Chevy's CD Incentive Yields Test Drives
About 90,000 recipients in Atlanta, Lexington, KY, and Winston-Salem, NC, were asked to visit their local Chevy dealer for a test drive with an offer of a free custom compact disc of gospel songs and readings as an incentive.
"Dealers were initially sent enough CDs to fulfill a 2 percent response rate on the number of names in their area," said Sarah Beth Hallada, Chevrolet promotions director at General Motors R*Works, the Atlanta agency on the account. "Since the piece dropped, we've had many dealerships from each market call and request an additional shipment of CDs due to the number of test drives coming into the dealership."
The mail pieces went out Oct. 16 to consumers who bought Christian books or music in the past 12 months. The list also includes subscribers to Contemporary Christian Music magazine.
An oversized postcard asked them to test-drive the 2003 Chevy at a local dealer. Test-drive participants take home a five-track collectible CD, available only at participating Chevy dealers.
"We're talking with people who we know have an established affinity with this genre of music," Hallada said.
To underscore that, Chevrolet has become the title sponsor of the "Come Together and Worship Tour." The 16-concert tour runs Nov. 1-23. States include Georgia, Kentucky, Tennessee, Alabama, North Carolina, Pennsylvania, New York, Texas, Missouri, Oklahoma, Illinois, Wisconsin and Michigan.
The tour features performances by Third Day, Grammy-nominated Gospel Music Association Group of the Year; Max Lucado, a Texas pastor-author with 23 million books in print; and Michael W. Smith, Grammy-winning Gospel Music Association Artist of the Year.
Chevy will be included as the presenting sponsor in radio and newspaper ads for all 16 stops. The brand's logo will appear on tour posters as well.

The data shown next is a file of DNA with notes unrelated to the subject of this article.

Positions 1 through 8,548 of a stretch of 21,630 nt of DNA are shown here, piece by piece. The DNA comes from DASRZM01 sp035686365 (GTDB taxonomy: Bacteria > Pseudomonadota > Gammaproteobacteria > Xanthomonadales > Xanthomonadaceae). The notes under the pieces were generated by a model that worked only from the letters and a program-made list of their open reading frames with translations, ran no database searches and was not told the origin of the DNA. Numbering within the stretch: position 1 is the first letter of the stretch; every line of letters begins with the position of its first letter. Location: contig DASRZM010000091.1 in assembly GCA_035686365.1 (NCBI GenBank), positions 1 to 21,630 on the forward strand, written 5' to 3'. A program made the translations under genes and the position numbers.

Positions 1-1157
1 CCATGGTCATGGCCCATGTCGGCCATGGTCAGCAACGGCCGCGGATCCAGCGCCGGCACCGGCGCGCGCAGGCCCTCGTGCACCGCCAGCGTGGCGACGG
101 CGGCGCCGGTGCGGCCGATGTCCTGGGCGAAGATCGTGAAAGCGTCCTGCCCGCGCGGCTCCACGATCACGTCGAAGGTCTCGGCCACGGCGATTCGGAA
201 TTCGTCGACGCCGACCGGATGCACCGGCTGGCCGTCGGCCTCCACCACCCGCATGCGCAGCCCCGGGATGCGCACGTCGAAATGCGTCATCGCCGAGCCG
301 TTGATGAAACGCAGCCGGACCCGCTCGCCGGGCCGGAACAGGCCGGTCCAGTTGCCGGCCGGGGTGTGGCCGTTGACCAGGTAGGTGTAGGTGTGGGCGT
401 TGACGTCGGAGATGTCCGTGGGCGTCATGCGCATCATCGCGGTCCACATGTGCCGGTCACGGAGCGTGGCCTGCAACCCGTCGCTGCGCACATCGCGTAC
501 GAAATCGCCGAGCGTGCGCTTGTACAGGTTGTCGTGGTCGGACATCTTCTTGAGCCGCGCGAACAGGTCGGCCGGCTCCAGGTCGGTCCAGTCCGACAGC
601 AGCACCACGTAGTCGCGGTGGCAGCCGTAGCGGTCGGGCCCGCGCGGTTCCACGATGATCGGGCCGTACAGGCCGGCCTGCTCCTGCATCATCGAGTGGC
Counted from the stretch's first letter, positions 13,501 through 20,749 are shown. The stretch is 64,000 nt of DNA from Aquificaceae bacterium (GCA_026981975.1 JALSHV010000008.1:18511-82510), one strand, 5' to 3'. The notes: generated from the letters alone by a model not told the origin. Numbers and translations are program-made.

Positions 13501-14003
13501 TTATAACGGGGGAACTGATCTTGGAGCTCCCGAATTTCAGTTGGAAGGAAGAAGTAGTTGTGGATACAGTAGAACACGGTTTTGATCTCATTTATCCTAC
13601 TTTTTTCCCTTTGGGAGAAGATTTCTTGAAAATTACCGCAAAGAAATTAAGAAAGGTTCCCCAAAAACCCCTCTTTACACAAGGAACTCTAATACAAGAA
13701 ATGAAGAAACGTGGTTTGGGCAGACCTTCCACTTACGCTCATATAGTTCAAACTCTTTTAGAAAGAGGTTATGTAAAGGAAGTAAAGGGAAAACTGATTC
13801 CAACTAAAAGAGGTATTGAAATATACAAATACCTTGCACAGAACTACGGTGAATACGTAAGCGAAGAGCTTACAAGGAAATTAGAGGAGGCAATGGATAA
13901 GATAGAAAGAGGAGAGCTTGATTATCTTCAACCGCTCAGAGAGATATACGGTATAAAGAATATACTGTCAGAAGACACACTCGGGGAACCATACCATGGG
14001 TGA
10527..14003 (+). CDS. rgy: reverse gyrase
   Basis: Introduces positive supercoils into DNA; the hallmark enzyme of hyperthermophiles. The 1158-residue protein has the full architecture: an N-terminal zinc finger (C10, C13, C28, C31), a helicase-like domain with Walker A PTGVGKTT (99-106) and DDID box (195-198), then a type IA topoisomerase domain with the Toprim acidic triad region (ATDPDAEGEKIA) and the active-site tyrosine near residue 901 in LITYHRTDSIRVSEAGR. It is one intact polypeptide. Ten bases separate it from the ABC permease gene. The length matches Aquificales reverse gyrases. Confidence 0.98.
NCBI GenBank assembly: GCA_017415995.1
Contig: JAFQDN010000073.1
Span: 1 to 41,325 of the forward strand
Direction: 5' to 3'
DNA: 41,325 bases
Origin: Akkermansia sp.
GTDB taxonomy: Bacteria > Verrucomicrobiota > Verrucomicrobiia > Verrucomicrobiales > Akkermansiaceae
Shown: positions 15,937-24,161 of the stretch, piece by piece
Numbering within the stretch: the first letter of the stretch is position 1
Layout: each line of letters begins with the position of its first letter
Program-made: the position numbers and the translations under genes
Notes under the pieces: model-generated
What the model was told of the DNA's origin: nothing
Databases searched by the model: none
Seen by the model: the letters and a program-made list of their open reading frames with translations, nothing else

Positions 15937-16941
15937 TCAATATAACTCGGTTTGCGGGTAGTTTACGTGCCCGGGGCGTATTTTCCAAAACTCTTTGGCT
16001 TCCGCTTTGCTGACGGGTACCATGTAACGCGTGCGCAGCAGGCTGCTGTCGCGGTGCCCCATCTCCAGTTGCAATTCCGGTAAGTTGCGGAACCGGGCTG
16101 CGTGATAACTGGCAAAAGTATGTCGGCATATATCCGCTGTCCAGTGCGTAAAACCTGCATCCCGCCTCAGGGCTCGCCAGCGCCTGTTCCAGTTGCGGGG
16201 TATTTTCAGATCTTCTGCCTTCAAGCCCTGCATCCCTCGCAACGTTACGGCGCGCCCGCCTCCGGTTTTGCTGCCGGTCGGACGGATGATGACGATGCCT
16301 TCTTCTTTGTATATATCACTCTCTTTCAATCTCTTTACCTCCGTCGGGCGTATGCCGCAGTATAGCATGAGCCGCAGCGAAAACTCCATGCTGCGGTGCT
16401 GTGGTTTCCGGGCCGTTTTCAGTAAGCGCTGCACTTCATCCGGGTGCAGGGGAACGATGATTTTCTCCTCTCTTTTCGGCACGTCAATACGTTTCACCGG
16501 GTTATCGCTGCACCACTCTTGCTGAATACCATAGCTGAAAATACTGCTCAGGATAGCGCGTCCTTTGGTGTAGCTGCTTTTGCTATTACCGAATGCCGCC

The Chevy affiliation attracted some unwanted attention. Newspapers in Detroit and New York said Chevrolet, GM's largest division, was mixing religion with commerce. A criticism was that Lucado would preach on stage between performances. Christian literature would be distributed as well.
But GM R*Works said Chevy's sponsorship is justified. The TrailBlazer's demographics match those of gospel-music fans: families and adults ages 35 to 54 with disposable income.
Chevy sponsors a range of national, regional and local events and activities to reach a broad swath of consumers. Such marketing aims to reflect the diversity of the United States. Hallada called Chevy's involvement in Christian music an extension of its sponsorships of other musical events in rock 'n' roll, jazz and country.
"We're careful in selecting events and activities, but we also understand that almost any activity risks offending someone," she said. "We closely monitor customer responses and respond appropriately to any concerns."
It also helps that Chevy is on the side of a musical genre with the wind at its back. According to Nielsen SoundScan's sales figures through June 30, country and gospel are the only two music formats whose sales are up for the first half of this year. Gospel increased 18.2 percent and country 0.7 percent. Sales of all other genres were down.
Record sales last year of contemporary Christian music were $800 million. An ongoing tour of Third Day is said to be outselling mainstream artists like Enrique Iglesias, Bush, B.B. King and Alicia Keys.
"The demographics are right in line with Chevrolet's," Hallada said, "and the psychographics of family values, positive and uplifting."